The opinion of the court was delivered by: KAPLAN
LEWIS A. KAPLAN, District Judge.
The plaintiffs in this action sue the defendant, a corporation organized under the laws of the People's Republic of China ("PRC"), on a default judgment previously obtained by them against one of the defendant's subsidiaries, also a PRC corporation. The theory of the complaint is that the judgment debtor is an alter ego of the defendant, which therefore allegedly is responsible for the debt. The defendant moves to dismiss for lack of in personam jurisdiction. Plaintiffs counter that (1) the defendant does business in New York because (a) another subsidiary, a New York corporation, is present here and is an alter ego of the defendant, (b) the defendant's own employees were involved in the transactions that led to the default judgment, or (c) both, and (2) the jurisdictional defense should be stricken and other sanctions imposed for alleged failure to comply with one of the Court's discovery orders.
The plaintiffs in this action are Sino American Trading Corporation ("Sino American"), a Delaware corporation, and Satcorp International Group ("Satcorp"), a New York corporation. Sino American is owned by James Vena and Susan L. Huang. It in turn owns Satcorp International (Hong Kong) Limited ("Satcorp HK"), a Hong Kong corporation. The precise relationship between Satcorp, on the one hand, and Sino American and Satcorp HK, on the other, is unclear, save that Satcorp HK is said to have acted as agent for Satcorp in those respects in which Satcorp HK's actions are relevant to this dispute.
The defendant is China National Silk Import and Export Corporation ("China National"), which is based in Beijing. It has a number of subsidiaries and organizational units, two of which are pertinent here: (1) China Silk Materials Import Corporation, a PRC corporation based in Beijing, and (2) China Silk America, Inc. ("China America"), which is organized under the laws of, and located in, New York.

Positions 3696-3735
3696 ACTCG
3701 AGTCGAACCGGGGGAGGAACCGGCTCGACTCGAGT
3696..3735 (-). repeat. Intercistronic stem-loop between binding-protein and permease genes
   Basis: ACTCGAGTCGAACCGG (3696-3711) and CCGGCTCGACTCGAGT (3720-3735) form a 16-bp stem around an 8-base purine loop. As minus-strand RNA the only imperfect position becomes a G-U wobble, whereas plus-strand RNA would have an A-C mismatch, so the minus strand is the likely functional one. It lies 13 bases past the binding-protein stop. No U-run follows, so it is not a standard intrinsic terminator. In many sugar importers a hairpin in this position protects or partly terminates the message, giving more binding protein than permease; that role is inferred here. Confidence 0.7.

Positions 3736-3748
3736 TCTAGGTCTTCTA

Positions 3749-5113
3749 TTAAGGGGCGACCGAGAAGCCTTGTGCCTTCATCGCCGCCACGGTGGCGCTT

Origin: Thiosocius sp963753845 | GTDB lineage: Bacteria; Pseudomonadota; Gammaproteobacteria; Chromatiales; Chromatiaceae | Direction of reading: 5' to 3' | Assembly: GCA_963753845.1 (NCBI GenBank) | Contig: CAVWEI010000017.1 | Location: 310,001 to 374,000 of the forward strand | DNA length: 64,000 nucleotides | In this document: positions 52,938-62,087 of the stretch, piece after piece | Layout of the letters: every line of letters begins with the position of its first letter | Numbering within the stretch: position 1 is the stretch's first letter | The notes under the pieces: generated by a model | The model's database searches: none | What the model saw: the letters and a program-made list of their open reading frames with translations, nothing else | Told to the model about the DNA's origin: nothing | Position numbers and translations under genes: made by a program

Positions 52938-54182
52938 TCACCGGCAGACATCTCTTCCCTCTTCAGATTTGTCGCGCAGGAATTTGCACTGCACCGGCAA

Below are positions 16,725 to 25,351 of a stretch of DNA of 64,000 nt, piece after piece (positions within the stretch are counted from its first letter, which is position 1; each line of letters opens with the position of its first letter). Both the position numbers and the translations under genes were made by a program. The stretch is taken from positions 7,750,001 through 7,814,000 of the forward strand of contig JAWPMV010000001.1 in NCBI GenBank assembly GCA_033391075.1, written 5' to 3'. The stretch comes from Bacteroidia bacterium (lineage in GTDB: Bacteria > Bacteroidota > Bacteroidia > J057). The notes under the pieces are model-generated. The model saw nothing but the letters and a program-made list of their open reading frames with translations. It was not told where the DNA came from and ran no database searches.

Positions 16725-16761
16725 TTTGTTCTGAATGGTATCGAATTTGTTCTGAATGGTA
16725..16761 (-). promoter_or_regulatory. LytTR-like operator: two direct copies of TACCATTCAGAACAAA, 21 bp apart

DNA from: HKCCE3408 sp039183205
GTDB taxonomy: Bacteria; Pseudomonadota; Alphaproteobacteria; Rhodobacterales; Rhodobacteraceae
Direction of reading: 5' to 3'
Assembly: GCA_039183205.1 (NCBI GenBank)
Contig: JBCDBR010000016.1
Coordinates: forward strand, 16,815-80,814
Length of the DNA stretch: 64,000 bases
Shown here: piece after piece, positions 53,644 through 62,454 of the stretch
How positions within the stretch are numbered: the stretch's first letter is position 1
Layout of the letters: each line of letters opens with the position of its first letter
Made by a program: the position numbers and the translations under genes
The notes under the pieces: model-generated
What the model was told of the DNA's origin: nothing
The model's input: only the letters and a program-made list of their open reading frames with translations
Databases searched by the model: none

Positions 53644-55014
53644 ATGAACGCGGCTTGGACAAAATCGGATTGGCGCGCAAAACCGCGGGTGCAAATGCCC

The Contracts and the Default Judgment
In the late 1980's, Satcorp HK, allegedly as agent for Satcorp, contracted to sell China Materials nylon filament yarn which it purchased from U.S. suppliers and caused to be delivered in Shanghai. A dispute arose concerning the failure of the purchaser to return hundreds of thousands of bobbins, as a result of which Satcorp allegedly was forced to make substantial payments to U.S. yarn manufacturers. In 1993, Satcorp sued China Materials in this Court. Apparently unable to serve China Materials within this district, it served process on China America, presumably on the theory that China America was an agent or alter ego of China Materials. In due course, Satcorp obtained a default judgment against China Materials in the amount of $ 1,267,905.90. No application ever has been made to vacate that judgment, which has gone unsatisfied.
Frustrated by its inability to collect from China Materials, the plaintiffs then commenced this action on the judgment against China National.